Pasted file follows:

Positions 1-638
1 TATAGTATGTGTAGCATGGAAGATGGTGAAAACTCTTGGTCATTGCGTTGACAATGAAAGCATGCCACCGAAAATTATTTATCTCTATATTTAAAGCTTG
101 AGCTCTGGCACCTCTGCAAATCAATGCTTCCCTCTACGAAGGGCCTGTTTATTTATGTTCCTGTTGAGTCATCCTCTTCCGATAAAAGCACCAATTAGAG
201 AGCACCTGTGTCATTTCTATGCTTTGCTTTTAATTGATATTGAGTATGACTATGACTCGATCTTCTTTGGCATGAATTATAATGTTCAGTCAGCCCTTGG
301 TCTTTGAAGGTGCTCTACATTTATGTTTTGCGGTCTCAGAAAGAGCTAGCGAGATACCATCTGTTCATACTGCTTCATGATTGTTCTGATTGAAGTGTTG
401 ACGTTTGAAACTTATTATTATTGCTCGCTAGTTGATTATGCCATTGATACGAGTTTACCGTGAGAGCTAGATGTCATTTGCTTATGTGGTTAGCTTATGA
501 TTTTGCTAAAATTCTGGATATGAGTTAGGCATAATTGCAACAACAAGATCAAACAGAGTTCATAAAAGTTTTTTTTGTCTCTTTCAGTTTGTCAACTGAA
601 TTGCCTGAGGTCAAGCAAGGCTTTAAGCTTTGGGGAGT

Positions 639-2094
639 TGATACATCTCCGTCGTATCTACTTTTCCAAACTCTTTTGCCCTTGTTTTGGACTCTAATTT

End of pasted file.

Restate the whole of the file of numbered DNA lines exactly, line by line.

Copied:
Positions 1-638
1 TATAGTATGTGTAGCATGGAAGATGGTGAAAACTCTTGGTCATTGCGTTGACAATGAAAGCATGCCACCGAAAATTATTTATCTCTATATTTAAAGCTTG
101 AGCTCTGGCACCTCTGCAAATCAATGCTTCCCTCTACGAAGGGCCTGTTTATTTATGTTCCTGTTGAGTCATCCTCTTCCGATAAAAGCACCAATTAGAG
201 AGCACCTGTGTCATTTCTATGCTTTGCTTTTAATTGATATTGAGTATGACTATGACTCGATCTTCTTTGGCATGAATTATAATGTTCAGTCAGCCCTTGG
301 TCTTTGAAGGTGCTCTACATTTATGTTTTGCGGTCTCAGAAAGAGCTAGCGAGATACCATCTGTTCATACTGCTTCATGATTGTTCTGATTGAAGTGTTG
401 ACGTTTGAAACTTATTATTATTGCTCGCTAGTTGATTATGCCATTGATACGAGTTTACCGTGAGAGCTAGATGTCATTTGCTTATGTGGTTAGCTTATGA
501 TTTTGCTAAAATTCTGGATATGAGTTAGGCATAATTGCAACAACAAGATCAAACAGAGTTCATAAAAGTTTTTTTTGTCTCTTTCAGTTTGTCAACTGAA
601 TTGCCTGAGGTCAAGCAAGGCTTTAAGCTTTGGGGAGT

Positions 639-2094
639 TGATACATCTCCGTCGTATCTACTTTTCCAAACTCTTTTGCCCTTGTTTTGGACTCTAATTT